Environment

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    A journalistic investigation conducted in 12 West African countries revealed extensive trafficking of the region’s protected wildlife. This traffic mainly involves apes, especially chimpanzees, which are sold as pets through a complex chain of intermediaries including poachers, traffickers, transporters and buyers. Read on
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    The latest report on the status of African elephant from the International Union for Conservation of Nature (IUCN) estimates that some 111 000 elephants in Africa disappeared between 2006 and 2015. IUCN attributes this sharp decline to the expansion of ivory poaching on the continent, particularly in southern Africa. The situation in West Africa is unique since the sub-region, home to less than 3% of the total number of African elephants, is the only one with an increase in population between the 2006 and 2015 censuses. Read on
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    Fascinating satellite images from NASA show fires raging across West Africa as farmers carry out the cyclical clearing of last year's crop remains. Each hot spot, which appears as a red mark, is an area where the thermal detectors on the Suomi NPP satellite recognised temperatures higher than background. When accompanied by plumes of smoke, as in the images, such hot spots are diagnostic for fire. Read on
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    West African ministers came together to outline a course of action to accelerate progress on the Great Green Wall. The First Conference of the Great Green Wall for the Sahara and the Sahel Initiative was held from 2-7 May in Dakar, bringing together ministers from countries north and south of the Sahara as well as their development partners. Organised by the African Union, the high-level conference follows on the COP21 climate change conference, during which the international community pledged an additional USD 4 billion in support for the Great Green Wall over the next 5 years. Read on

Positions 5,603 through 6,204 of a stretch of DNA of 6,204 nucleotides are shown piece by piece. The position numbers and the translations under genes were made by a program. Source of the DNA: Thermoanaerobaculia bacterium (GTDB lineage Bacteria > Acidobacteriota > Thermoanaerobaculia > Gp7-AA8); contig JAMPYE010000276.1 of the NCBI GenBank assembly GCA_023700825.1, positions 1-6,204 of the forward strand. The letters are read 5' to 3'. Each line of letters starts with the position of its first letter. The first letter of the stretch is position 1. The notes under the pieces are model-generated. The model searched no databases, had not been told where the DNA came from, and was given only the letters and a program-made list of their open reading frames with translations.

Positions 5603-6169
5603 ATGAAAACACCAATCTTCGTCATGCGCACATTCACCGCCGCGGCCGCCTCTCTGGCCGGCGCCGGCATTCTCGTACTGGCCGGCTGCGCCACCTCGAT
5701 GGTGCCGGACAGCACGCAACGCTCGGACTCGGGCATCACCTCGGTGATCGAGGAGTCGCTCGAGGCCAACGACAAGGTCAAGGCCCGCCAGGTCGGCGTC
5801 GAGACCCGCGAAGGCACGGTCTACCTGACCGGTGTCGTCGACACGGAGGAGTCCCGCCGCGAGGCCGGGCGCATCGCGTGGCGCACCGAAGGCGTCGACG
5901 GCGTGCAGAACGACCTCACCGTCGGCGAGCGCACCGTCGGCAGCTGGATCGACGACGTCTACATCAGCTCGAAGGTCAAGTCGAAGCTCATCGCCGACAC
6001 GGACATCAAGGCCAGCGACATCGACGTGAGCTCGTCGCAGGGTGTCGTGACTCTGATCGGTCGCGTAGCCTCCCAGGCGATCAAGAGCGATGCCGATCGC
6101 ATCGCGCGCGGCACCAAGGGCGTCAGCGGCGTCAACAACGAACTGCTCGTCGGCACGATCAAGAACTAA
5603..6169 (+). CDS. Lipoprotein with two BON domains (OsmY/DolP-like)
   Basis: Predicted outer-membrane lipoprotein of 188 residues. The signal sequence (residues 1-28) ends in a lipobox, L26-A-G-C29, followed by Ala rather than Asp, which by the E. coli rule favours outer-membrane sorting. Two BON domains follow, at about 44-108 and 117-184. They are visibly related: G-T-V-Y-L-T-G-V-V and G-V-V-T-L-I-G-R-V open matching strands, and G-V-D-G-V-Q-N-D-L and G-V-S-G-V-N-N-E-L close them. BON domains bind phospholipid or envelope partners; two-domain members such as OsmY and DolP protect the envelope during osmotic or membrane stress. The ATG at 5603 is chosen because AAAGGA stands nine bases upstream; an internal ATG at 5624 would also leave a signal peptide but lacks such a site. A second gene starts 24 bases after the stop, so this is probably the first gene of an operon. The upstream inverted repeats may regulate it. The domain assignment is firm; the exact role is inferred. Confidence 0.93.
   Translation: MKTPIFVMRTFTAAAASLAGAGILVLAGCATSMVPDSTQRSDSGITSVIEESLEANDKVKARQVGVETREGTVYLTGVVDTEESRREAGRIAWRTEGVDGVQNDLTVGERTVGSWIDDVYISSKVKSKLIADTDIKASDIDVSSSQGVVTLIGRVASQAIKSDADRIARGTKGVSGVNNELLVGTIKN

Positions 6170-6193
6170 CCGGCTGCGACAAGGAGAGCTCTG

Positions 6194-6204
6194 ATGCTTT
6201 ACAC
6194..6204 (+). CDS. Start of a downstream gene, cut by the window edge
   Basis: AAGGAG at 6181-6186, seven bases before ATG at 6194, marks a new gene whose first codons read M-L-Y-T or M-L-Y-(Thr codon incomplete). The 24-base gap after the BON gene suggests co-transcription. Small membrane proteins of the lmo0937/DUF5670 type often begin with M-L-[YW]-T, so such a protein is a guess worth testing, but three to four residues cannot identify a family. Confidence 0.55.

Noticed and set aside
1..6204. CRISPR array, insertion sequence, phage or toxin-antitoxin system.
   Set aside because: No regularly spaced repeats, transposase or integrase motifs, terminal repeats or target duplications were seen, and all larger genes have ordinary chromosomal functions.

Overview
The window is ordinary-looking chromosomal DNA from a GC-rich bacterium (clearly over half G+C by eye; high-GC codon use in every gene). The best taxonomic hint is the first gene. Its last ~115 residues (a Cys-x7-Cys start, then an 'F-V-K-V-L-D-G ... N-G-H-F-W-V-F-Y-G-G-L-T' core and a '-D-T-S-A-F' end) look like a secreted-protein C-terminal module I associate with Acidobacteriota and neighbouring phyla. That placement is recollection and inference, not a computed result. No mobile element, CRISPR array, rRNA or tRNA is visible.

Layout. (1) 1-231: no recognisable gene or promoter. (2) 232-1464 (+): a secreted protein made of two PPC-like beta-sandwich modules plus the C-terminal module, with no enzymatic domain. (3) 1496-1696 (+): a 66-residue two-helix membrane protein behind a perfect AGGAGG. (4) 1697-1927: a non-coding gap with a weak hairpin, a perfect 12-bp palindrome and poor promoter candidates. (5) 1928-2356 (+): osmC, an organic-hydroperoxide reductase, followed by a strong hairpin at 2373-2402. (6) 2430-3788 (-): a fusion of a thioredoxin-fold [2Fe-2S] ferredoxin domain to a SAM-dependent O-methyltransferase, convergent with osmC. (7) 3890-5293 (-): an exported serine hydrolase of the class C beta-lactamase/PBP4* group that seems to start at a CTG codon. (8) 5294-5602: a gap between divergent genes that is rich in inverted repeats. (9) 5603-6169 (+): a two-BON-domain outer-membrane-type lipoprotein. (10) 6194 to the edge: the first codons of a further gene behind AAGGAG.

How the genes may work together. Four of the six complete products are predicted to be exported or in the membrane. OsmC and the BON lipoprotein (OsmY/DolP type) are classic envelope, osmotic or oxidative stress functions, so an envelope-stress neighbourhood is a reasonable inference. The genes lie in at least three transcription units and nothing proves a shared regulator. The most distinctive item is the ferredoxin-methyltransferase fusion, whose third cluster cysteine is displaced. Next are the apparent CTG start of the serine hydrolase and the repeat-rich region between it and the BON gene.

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    Nearly 30% of the West African population does not have access to an improved drinking water source. While disparities between rural and urban areas are decreasing, significant gaps remain. Among the Sahelian countries, only Burkina Faso and Mali have achieved Target C of MDG 7 relating to access to safe drinking water; no Sahelian country has achieved the goal relating to access to basic sanitation services. Read on
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    Held every year on 22 March, World Water Day is dedicated this year to the theme of water and employment. In West Africa as elsewhere, water is a job creator (building and maintenance of infrastructure, distribution, etc.) and is necessary for agriculture (irrigation) as well as for urban development. As a public good, targeted by Sustainable Development Goal 6, access to water and sanitation leads to indirect positive effects on employment, due to its role in the development of human capital. Read on
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    Few indicators offer a more mixed picture of Africa than that of waterways. Represented according to their permanent or seasonal nature, African waterways seem to cut the continent into a succession of zones of unequal thickness. Read on
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    The CILSS is implementing the regional component of an ambitious multi-stakeholder project which aims to more than double the irrigated areas of six Sahelian countries to 1 million hectares by 2020. Funded by the World Bank Group, the Sahel Irrigation Initiative Programme (SIIP) covers Burkina Faso, Chad, Mali, Mauritania, Niger and Senegal. Read on
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    The 10th Annual Ouagadougou Development Day (Journée ouagalaise du développement) aimed to localise and operationalise the issue that brought all world leaders around the table last December in Paris. The annual event, organised by the Delegation of the European Union to Burkina Faso, was held on 26 January under the theme "The COP21 climate change agreement: What prospects for Burkina Faso?". Read on